It has now been a week since 20-year-old Emma Beattie went missing in Canterbury.
Ms Beattie was last seen on Friday night at her home in Fernside around 11pm just outside the town of Rangiora, 30km north of Christchurch.
She has not been in contact with friends or family since.
Police are continuing their search efforts this morning and remain focused on the Ashley River area and properties of interest.
Yesterday, specialised dog squads were brought in to help search for the missing woman.
Police say they are very concerned for her wellbeing.
Emma has long blonde hair, is about 5'7" and is believed to be wearing orange and black Nike shoes.
She may also be carrying a small brown backpack with cream-coloured rope straps and may have had some Beats headphones with her.
Waikato police are shaking up the way tickets are issued by asking police to "use your initative" as there are better options "than just ticking the box".
The police have changed the way in which officers are judged and questioned on how much work they do, including how many tickets they issue in one shift.
It comes after a top inspector revealed that a quarter of all traffic fines don't improve safety on roads.
Police Association president Chris Cahill told TVNZ 1's Breakfast programme this morning there isn't a ticket "quota system" and there is no expectation of how many tickets an officer should issue.
"If you are not issuing any tickets then you clearly might not be doing any work so it's been a measure but its not a quota per say," Mr Cahill said.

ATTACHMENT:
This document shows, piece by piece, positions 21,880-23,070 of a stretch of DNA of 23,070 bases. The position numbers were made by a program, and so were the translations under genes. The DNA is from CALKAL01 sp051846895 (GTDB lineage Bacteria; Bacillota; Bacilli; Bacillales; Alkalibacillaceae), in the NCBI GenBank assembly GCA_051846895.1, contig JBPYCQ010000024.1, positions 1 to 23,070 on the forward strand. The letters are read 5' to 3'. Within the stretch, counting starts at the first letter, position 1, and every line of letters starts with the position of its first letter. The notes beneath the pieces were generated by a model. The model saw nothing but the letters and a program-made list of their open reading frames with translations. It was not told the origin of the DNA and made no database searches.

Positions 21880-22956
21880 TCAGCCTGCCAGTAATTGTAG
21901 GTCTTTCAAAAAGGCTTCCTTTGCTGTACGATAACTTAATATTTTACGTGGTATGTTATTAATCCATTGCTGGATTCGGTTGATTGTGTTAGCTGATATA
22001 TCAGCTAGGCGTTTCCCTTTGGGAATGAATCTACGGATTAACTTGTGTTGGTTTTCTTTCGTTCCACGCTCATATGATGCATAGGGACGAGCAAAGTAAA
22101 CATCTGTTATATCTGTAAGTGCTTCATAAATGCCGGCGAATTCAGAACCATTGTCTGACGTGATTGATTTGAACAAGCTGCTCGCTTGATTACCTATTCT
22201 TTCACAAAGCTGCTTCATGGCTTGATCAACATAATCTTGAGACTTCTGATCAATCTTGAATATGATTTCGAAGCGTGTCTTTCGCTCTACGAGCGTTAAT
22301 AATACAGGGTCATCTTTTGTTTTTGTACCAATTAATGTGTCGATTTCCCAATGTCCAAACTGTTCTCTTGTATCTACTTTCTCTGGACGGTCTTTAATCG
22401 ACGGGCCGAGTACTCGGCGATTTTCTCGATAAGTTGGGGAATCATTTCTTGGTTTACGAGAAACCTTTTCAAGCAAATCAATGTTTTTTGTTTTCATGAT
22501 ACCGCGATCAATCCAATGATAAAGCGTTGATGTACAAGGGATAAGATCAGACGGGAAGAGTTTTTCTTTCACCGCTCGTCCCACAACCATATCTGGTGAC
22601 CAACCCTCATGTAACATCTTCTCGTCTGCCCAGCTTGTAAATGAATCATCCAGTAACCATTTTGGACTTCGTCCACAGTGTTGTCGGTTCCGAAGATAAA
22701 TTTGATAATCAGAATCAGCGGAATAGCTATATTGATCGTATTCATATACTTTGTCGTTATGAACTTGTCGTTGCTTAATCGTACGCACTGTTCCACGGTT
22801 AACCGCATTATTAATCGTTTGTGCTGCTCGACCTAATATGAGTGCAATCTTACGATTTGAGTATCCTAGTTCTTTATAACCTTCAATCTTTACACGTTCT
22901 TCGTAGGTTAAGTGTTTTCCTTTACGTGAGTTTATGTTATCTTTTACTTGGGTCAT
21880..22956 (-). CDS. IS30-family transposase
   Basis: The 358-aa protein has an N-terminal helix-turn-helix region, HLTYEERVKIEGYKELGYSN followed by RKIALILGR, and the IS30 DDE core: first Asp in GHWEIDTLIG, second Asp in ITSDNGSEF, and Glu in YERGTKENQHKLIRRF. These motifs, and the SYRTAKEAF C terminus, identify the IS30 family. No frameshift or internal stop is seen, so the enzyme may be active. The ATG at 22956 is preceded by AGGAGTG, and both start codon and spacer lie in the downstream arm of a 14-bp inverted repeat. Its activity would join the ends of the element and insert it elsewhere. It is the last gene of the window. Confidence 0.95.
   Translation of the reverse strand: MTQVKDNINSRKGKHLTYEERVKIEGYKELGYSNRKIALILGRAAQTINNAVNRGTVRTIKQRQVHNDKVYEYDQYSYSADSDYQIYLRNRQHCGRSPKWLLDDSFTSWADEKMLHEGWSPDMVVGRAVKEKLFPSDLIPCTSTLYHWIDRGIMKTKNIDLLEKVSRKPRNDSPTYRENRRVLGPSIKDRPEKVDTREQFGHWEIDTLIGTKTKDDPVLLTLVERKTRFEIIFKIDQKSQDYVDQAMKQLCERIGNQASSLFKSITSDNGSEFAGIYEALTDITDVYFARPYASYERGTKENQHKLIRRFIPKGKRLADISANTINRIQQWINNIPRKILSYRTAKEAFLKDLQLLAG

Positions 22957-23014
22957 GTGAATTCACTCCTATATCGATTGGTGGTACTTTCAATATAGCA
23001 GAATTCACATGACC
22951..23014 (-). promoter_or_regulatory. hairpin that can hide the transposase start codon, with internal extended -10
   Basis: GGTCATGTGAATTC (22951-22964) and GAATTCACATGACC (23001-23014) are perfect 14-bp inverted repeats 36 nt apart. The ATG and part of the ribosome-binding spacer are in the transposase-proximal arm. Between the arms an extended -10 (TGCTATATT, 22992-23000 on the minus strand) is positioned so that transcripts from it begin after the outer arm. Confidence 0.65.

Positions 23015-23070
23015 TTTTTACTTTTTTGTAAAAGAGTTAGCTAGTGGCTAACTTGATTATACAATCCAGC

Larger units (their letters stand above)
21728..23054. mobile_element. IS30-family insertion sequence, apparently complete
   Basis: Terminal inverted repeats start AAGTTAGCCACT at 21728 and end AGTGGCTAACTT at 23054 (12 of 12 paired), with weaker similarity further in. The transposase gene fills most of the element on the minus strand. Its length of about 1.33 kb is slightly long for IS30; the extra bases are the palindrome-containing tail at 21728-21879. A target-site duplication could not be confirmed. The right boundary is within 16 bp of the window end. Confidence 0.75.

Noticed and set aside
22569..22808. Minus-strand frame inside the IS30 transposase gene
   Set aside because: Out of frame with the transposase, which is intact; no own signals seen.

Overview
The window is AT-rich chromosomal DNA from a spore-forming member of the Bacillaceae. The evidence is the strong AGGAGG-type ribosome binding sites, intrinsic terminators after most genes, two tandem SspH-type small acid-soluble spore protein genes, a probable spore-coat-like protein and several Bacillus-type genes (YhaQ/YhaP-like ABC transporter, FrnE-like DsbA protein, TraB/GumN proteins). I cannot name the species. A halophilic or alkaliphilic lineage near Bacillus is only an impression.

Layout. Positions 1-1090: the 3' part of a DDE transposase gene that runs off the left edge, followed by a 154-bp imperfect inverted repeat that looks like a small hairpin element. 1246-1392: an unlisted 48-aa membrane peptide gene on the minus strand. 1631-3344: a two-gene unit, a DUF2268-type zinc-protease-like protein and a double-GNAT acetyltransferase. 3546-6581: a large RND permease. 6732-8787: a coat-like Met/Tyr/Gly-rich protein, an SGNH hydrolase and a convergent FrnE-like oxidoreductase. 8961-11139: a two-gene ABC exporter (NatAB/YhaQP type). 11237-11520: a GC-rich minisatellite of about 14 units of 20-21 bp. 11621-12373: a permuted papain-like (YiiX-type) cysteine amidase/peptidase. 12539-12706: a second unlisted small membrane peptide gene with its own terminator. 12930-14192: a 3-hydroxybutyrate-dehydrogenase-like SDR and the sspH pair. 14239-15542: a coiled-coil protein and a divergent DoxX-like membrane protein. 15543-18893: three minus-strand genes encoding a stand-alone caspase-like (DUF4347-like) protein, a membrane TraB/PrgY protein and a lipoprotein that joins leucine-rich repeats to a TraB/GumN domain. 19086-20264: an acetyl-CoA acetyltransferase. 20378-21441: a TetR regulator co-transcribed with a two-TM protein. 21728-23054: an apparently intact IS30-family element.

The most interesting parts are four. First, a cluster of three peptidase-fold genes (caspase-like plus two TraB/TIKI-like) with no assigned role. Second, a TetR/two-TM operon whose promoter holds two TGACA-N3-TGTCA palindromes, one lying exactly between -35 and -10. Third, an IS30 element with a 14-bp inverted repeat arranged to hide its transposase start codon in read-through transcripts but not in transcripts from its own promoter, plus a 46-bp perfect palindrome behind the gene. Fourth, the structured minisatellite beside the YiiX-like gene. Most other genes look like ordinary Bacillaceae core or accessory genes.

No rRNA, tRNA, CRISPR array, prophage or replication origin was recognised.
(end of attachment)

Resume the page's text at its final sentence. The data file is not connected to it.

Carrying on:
"You could have an accident that you're at for most of the day but if you were there and stopped 30 vehicles all day and hadn't issued any tickets, someone will probably be saying, well what have you been doing? So it's pretty open and certainly no one is telling you have to have 10 tickets a day."
Rather than being quick to tick a box and issue a ticket, police are now being encouraged to "look a bit deeper".
"Cops want to make a change, we want to get out there and do different things and see if we can have a different outcome," Mr Cahill explained.
"So what they're saying is lets look at things a bit wider and this is something that we are looking at right across the police...You stop a young guy, 18, he hasn't got his driving licence you could simply give him a $200 fine. He'll never pay it, he'll end up in the court system or you could say 'why haven't you got a drivers licence' and he might say he's got difficulty reading. Put him onto an agency that can help him get that drivers licence. He might end up with a drivers licence and get a job."